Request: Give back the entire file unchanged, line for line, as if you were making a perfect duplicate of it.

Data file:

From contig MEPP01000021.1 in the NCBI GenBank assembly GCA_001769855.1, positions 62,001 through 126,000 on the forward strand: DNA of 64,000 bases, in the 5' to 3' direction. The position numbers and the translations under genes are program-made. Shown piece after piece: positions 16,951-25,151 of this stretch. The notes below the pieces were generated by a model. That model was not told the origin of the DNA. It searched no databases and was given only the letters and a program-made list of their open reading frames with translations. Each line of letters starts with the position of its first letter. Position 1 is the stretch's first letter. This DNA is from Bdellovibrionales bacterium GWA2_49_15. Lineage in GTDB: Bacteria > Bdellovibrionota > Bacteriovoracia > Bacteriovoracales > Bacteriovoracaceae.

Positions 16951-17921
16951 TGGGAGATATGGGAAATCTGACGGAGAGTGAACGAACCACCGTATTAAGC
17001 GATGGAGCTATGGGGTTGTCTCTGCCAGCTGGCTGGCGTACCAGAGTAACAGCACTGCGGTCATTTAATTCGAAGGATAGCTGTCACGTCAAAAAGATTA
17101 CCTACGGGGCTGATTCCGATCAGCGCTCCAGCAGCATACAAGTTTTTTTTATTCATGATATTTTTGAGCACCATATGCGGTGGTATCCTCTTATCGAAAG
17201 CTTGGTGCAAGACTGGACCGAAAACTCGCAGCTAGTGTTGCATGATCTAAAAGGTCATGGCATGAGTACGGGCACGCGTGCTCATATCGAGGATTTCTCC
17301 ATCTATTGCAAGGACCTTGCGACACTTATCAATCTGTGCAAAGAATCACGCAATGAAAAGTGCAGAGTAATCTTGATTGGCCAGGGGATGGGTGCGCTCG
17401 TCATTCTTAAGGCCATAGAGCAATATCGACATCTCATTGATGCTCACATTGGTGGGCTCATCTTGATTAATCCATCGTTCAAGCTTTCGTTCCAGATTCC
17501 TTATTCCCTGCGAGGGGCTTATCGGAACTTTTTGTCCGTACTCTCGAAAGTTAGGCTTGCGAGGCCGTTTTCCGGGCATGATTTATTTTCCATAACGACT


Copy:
From contig MEPP01000021.1 in the NCBI GenBank assembly GCA_001769855.1, positions 62,001 through 126,000 on the forward strand: DNA of 64,000 bases, in the 5' to 3' direction. The position numbers and the translations under genes are program-made. Shown piece after piece: positions 16,951-25,151 of this stretch. The notes below the pieces were generated by a model. That model was not told the origin of the DNA. It searched no databases and was given only the letters and a program-made list of their open reading frames with translations. Each line of letters starts with the position of its first letter. Position 1 is the stretch's first letter. This DNA is from Bdellovibrionales bacterium GWA2_49_15. Lineage in GTDB: Bacteria > Bdellovibrionota > Bacteriovoracia > Bacteriovoracales > Bacteriovoracaceae.

Positions 16951-17921
16951 TGGGAGATATGGGAAATCTGACGGAGAGTGAACGAACCACCGTATTAAGC
17001 GATGGAGCTATGGGGTTGTCTCTGCCAGCTGGCTGGCGTACCAGAGTAACAGCACTGCGGTCATTTAATTCGAAGGATAGCTGTCACGTCAAAAAGATTA
17101 CCTACGGGGCTGATTCCGATCAGCGCTCCAGCAGCATACAAGTTTTTTTTATTCATGATATTTTTGAGCACCATATGCGGTGGTATCCTCTTATCGAAAG
17201 CTTGGTGCAAGACTGGACCGAAAACTCGCAGCTAGTGTTGCATGATCTAAAAGGTCATGGCATGAGTACGGGCACGCGTGCTCATATCGAGGATTTCTCC
17301 ATCTATTGCAAGGACCTTGCGACACTTATCAATCTGTGCAAAGAATCACGCAATGAAAAGTGCAGAGTAATCTTGATTGGCCAGGGGATGGGTGCGCTCG
17401 TCATTCTTAAGGCCATAGAGCAATATCGACATCTCATTGATGCTCACATTGGTGGGCTCATCTTGATTAATCCATCGTTCAAGCTTTCGTTCCAGATTCC
17501 TTATTCCCTGCGAGGGGCTTATCGGAACTTTTTGTCCGTACTCTCGAAAGTTAGGCTTGCGAGGCCGTTTTCCGGGCATGATTTATTTTCCATAACGACT